Notice that this verse is referring to temptation. The New Living Translation puts it this way: "But remember that the temptations that come into your life are no different from what others experience. And God is faithful. He will keep the temptation from becoming so strong that you can't stand up against it. When you are tempted, he will show you a way out so that you will not give in to it."

This verse is talking about what happens when you're faced with another lonely night because your husband is away or working late and you are tempted to get online and strike up a conversation with a stranger. Or call up an old boyfriend you still occasionally talk to. Or at midnight, eat more of the double-chocolate cheesecake you had at dinner. Maybe all of it. Now that's temptation! This Scripture verse says God will never allow us to face temptations that we can't stand against, that we can't walk away from.

Notice, though, it never says God won't let you experience great stress in your life or deal with a great challenge or even keep you from being pushed to what feels like your breaking point.

When we buy into this misperception that God won't give us more than we can handle, we buy into the idea that it's up to us to make it work. And when it doesn't work, and we're exhausted and worn out, we blame ourselves, because obviously we're doing something wrong. And this is where we're missing it; it has very little to do with us.

Psalm 121:1 tells us "[our] strength comes from GOD." Psalm 62:11 says it as well: "Strength comes straight from God." God tells Paul in 2 Corinthians 12:9 that his strength "works best" in Paul's weakness (NLT).

Do you see it? Do you get it? That it's not our strength that matters? We're not talking about our muscles or our sheer will or determination. We're talking about spiritual muscle. God's muscle. God does the most when we can do only the very least.

I was reminded of this important lesson the other day when I was sitting in the car line at my son's school. Yes, I confess. I'm one of those moms who will get to the school an hour before classes actually end so I can be at the front of the line and leave first and avoid the tedious process of getting through the line and cars stopping and going. But I also love that hour of quiet because I can read or write on my laptop or even pray if I want with no real distractions to interrupt me.

I was sitting there in the car line this particular afternoon and a kindergarten class was outside flying kites, enjoying the beautiful weather. The sun was out, warming the air just right, and the skies were blue with just a few puffy white clouds floating around. The kids were taking turns flying the kites. I noticed one little boy who had bright yellow curls and one very red face. Each time it was his turn to fly the kite, he would grab the end of the string, get the kite up in the air, and run as fast as his little legs could take him. Around and around the yard he went, the kite flying blissfully up in the air behind him.

But I noticed something unusual. Not once did the little boy ever look back at the kite. Not once did he ever stop to let the wind take off with it and just watch it go. So intent was he on doing all the work to keep that kite up that he was missing the joy of seeing it in the air at all.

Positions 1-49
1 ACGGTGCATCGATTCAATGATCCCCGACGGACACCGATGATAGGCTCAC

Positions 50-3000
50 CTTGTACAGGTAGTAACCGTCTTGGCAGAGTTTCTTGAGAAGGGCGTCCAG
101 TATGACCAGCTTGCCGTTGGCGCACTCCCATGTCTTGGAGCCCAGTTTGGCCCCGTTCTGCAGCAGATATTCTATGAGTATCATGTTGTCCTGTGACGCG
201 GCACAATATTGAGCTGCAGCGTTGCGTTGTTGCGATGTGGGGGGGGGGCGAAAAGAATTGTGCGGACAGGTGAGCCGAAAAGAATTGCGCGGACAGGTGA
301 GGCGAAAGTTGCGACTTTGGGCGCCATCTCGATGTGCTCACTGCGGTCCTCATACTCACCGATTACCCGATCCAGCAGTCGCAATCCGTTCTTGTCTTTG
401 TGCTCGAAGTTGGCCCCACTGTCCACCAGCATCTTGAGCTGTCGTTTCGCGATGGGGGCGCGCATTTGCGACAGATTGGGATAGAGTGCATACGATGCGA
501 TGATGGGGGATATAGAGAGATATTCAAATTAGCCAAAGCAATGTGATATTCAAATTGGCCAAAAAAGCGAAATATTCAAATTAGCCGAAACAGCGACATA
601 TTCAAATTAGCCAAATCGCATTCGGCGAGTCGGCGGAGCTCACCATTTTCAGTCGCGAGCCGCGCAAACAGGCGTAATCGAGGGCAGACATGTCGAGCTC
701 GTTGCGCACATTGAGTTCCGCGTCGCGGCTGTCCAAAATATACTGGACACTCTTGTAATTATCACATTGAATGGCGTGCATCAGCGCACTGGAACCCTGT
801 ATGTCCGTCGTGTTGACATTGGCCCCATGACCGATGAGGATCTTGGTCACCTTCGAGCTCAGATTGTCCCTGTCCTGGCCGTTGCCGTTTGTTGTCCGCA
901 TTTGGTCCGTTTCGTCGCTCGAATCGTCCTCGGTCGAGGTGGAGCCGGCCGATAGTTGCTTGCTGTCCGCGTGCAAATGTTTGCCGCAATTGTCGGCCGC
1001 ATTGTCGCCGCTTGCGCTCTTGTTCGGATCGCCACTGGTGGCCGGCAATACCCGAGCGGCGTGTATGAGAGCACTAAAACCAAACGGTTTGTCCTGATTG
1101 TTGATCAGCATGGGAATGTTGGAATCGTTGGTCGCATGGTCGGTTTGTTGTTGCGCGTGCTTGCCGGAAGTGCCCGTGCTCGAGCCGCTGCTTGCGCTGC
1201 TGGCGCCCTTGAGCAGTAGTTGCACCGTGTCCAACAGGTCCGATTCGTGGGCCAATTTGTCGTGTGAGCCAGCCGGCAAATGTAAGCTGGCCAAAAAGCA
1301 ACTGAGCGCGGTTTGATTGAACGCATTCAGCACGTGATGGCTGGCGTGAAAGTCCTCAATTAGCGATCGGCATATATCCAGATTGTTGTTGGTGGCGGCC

Just as that little boy will one day learn to trust the wind to keep his kite up in the air, we too must learn to trust in God's strength in all of our circumstances. But it's not always an easy task.

Why is it so hard for us to take our hands off the steering wheel and let God drive? Why is it so hard for us to fathom the idea of not even sitting in the passenger seat or pushing behind the car but actually putting ourselves in the trunk? Now that is fully relying on God's strength!

I think it has a lot to do with the second misperception that we have grown up to believe.

Misperception 2: God helps those who help themselves, so I should do as much of it as I can. This is another one of those sayings that we've quoted so much we think it's true, and we say it just as freely as we quote John 3:16. The difference, though, is that "God helps those who help themselves" can't be found in the Bible. This is actually a quote from Benjamin Franklin that first appeared in Poor Richard's Almanac in 1757.

The Bible teaches the opposite. That God helps the helpless. He delights in being our strength. Matthew 9:36 tells us that when Jesus was among the people, his heart broke for them. "So confused and aimless they were, like sheep with no shepherd." They were helpless, as we are. But God wanted a relationship with us. Look what Paul tells us in Romans 5:6-8: "Christ arrives right on time to make this happen. He didn't, and doesn't, wait for us to get ready. He presented himself for this sacrificial death when we were far too weak and rebellious to do anything to get ourselves ready. And even if we hadn't been so weak, we wouldn't have known what to do anyway. We can understand someone dying for a person worth dying for, and we can understand how someone good and noble could inspire us to selfless sacrifice. But God put his love on the line for us by offering his Son in sacrificial death while we were of no use whatever to him."